Smoking versus vaping: which one is more harmful?, Health News
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Q: My husband is a smoker for 20 years. He has been exploring ways to cut down on nicotine dependency. The recent move by the UK to prescribe vaping as a cessation technique has been rolled out nationwide, however, Singapore and some parts of the USA are still bedevilling vaping although comprehensive studies exist online that prove that vaping is less harmful than cigarette smoking. Kindly comment.
A: When it comes to the debate of smoking versus vaping, the one that wins is often just the lesser of two evils.
Vaping involves the inhalation of vapourized e-cigarette liquid which consists of water, nicotine, a base of propylene glycol or vegetable glycerin and sometimes, flavouring.
The absence of smoke inhalation is what leads many people to believe vaping is a safer alternative to smoking.
Although vaping does not involve toxic smoke, its vapourised e-cigarette liquid has raised doubt over claims that vaping is safer than smoking tobacco.
The liquid from e-cigarettes often includes a chemical called propylene glycol, a chemical highly irritating to the eyes, respiratory tract, and skin.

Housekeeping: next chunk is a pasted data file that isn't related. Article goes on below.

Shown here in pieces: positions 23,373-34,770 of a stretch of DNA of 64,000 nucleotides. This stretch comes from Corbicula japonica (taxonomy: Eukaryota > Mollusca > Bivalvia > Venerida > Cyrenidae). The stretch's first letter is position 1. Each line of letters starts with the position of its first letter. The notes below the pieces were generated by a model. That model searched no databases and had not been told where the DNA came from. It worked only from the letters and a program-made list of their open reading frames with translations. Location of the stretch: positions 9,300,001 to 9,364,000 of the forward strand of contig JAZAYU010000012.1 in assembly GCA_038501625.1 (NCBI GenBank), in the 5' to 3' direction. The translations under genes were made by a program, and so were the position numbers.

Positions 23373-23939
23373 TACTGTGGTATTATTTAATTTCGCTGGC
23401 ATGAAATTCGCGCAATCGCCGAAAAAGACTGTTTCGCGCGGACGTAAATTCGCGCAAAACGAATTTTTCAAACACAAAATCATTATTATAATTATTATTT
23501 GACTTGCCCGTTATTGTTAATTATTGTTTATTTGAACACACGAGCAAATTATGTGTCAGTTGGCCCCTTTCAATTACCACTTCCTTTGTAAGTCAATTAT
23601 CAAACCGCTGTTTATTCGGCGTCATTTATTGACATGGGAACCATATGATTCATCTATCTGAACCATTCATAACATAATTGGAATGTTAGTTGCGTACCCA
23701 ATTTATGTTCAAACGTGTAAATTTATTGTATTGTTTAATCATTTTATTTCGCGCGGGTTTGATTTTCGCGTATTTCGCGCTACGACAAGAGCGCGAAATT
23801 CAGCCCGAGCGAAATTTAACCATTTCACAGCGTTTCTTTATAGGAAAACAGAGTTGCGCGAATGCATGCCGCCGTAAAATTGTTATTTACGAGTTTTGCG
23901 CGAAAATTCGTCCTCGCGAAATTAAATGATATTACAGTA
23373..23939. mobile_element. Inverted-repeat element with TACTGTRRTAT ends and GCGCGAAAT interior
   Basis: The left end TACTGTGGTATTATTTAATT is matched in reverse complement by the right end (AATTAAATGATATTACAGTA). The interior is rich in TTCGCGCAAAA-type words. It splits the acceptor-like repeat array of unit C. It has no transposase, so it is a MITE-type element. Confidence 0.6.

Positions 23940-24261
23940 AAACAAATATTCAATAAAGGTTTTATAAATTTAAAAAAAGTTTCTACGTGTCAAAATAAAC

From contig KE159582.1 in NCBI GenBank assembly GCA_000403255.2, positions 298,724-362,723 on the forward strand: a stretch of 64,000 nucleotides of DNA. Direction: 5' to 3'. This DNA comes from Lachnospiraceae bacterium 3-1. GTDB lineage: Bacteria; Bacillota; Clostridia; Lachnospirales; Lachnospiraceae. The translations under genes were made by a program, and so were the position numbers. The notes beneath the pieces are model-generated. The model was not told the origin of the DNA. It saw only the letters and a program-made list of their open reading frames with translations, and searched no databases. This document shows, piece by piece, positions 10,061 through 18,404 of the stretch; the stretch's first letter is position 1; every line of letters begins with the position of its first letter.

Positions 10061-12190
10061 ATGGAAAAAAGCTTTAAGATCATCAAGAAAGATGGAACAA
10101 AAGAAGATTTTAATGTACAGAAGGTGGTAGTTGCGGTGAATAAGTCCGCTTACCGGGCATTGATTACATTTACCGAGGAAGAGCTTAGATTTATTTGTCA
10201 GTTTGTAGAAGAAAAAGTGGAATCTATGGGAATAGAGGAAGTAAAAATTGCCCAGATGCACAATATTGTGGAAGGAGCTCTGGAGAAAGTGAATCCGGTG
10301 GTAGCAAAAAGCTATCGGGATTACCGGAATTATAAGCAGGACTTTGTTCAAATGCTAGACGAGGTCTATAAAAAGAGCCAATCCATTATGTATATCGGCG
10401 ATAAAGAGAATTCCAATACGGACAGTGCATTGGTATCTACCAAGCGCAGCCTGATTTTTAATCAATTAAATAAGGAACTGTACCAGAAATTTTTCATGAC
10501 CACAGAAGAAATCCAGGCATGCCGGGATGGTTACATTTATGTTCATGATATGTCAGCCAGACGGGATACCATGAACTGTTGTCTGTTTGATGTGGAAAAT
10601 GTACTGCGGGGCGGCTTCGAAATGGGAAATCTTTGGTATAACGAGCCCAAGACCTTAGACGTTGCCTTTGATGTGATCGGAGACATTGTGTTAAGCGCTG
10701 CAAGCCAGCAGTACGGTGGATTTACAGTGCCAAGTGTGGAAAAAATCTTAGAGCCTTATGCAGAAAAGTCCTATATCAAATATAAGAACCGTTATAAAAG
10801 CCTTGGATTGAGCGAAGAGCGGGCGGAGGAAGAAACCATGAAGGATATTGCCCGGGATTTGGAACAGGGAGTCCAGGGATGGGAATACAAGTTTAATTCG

Another troubling chemical in the product is diacetyl, a flavouring agent that has been linked to lung disease. This chemical was found in more than 75 per cent of flavoured e-cigarettes and refill liquids tested by researchers at Harvard T.H. Chan School of Public Health.
Understandably, there will still be concerns about the long-term health impact of e-cigarettes.
Currently, there is no evidence that shows vaping to be as harmful as smoking, however, it is not known whether vaping increases or reduces nicotine dependence.
There is also concern that vaping is a gateway to cigarette smoking among adolescents.
E-cigarettes are still very much in their infancy, and much more research is needed to explore the true effect they have on a vaper’s health.
We do advise that anyone using e-cigarettes to quit smoking with a goal to eventually quitting them too.
Adj Asst Prof Augustine Tee, Chief and Senior Consultant Respiratory Physician, Changi General Hospital
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